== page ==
OK, that’s not strictly true. I could overemphasize it pretty easily, to be honest. I could say something like, “The only way you will ever have fun riding a bike is if you wear a good pair of bibshorts! If you don’t wear bibshorts, you are bound to suffer horribly, even during the shortest rides! And people will make fun of you and your friends will never call you again!”
And I could go on.
But my point is, a good pair of bib shorts — whether you’re a man or woman — does some really good things for your riding experience:
- They don’t have anything cinching around your waist, which is really nice
- They keep the chamois snug against your butt
- They de-muffintop you, which is really really nice for some of us
- They make it so that you never have a gap between your shorts and jersey, showing off your no-doubt beautifully pale midsection.
Every pair of bibshorts I own are FatCyclist.com bibs. And they’re all fantastic. The ones I have that are four years old are still going strong. They’re comfortable and they’re long-lasting. I’ve been out on many all-day rides with these, and have never had a problem.
And while you’re at it, be sure to check out the other 2013 FatCyclist gear available for pre-order now.
After the Fire
Lambert Park isn’t all that big, as far as mountain bike parks go. But it’s close to home, it’s rideable about ten months out of the year, and it has an amazing amount of fantastic trail packed into the space available.
It’s where I filmed one of my favorite videos of all time:
It’s a great place to head out on a family hike:
And it’s also where the fire that scorched the mountain close to my house started. Here are a few pictures, taken from my back porch over the course of just a couple hours, as the fire worked its way across the side of the mountain:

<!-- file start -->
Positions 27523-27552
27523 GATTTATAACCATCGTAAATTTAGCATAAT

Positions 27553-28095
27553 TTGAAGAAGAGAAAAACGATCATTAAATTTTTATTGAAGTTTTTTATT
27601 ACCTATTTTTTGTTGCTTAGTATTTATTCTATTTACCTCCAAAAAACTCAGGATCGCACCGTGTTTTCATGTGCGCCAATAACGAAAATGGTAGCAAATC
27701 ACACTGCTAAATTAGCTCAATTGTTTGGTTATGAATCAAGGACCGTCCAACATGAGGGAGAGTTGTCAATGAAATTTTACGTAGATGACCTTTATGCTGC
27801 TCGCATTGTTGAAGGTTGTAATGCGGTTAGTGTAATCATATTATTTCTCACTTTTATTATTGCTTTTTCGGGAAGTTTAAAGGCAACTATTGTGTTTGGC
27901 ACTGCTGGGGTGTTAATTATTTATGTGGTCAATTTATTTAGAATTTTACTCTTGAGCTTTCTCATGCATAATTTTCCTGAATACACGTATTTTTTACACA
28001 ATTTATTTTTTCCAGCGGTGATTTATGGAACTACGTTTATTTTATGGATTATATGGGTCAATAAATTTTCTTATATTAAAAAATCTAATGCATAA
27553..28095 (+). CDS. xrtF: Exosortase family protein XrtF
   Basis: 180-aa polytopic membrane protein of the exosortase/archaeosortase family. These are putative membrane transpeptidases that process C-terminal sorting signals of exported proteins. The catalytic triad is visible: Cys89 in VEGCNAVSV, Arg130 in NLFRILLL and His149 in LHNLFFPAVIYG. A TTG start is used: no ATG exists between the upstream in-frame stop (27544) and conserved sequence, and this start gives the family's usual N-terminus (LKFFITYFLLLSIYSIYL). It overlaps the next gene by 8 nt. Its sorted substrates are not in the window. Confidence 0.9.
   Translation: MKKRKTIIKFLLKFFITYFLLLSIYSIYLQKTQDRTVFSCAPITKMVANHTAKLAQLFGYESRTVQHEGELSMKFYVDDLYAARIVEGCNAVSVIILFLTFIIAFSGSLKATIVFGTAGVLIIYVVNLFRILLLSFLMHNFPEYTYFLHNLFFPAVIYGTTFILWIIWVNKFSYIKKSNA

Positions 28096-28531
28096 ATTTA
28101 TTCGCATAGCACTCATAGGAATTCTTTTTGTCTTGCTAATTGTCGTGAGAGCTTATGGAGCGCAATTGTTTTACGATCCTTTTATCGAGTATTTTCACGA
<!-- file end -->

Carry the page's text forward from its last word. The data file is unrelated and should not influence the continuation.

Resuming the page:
The fire looks especially freaky as night comes on:
We were lucky, though. After just two days of the fire we got a good rainstorm, which — along with the amazing efforts of the firefighters — pretty much stopped the fire in its tracks. No (human) homes lost.
Of course, now the mountain looks like the Crack of Doom:
But that’ll all — eventually — grow back. And the smoke smell that dominated the area has faded nicely into the background. Or maybe we’ve just gotten used to it.
Anyway, with the fire mostly out (on a windy night earlier this week, we could see a couple of flare-ups), we wanted to see:
What’s Lambert Park like now?
Well, it’s pretty weird. And instructive and interesting, in its own way.
It’s So . . . Small
Until now, Lambert Park was always really thick with scrub oak, so you could never see more than a few yards ahead of you. Strangely, having those bushes and trees all around you made you feel like you were in a really big place. Because you couldn’t see very far — but everywhere you looked there was trees and trail — your mind tricked you into the feeling that they went on forever, in every direction.
Now, however, big chunks of the mountain and the trail are laid bare:
You can see the trail and the direction it goes all the way up — or down — the slope. Suddenly, instead of the sense of riding in a big forested area, you see how close the switchbacks are to each other, and what a short distance it is from where you are to where you’re riding to.
The illusion of “bigness” is gone.
I don’t normally spend a lot of time thinking about plants as living things. I just think about them as plants.
That changes, though, when you see a bunch of them together, burned and black:
It’s spooky. And sad.
Thanks to dividing trails and roads and — as far as I know — efforts of firefighters, there are big chunks of Lambert Park that haven’t been burned at all. Including my favorite parts: Rodeo and Spring. This is from yesterday:
When you’re in this part of the park, it’s like nothing ever happened.
One of the very oddest things about riding through Lambert Park after the fire, though, was seeing what the fire took, and what it left behind.
Something as narrow as a dirt road or a trail seems to have been enough, sometimes, to stop the fire, so one side of the trail would be completely burned away, while the other side would still be green:
The sudden changes, as we’d cross over these barriers between green and burnt mountain, was really startling, every time. Like when you jump into a pool.
But in reverse.
You’re in one world, and then you’re in another.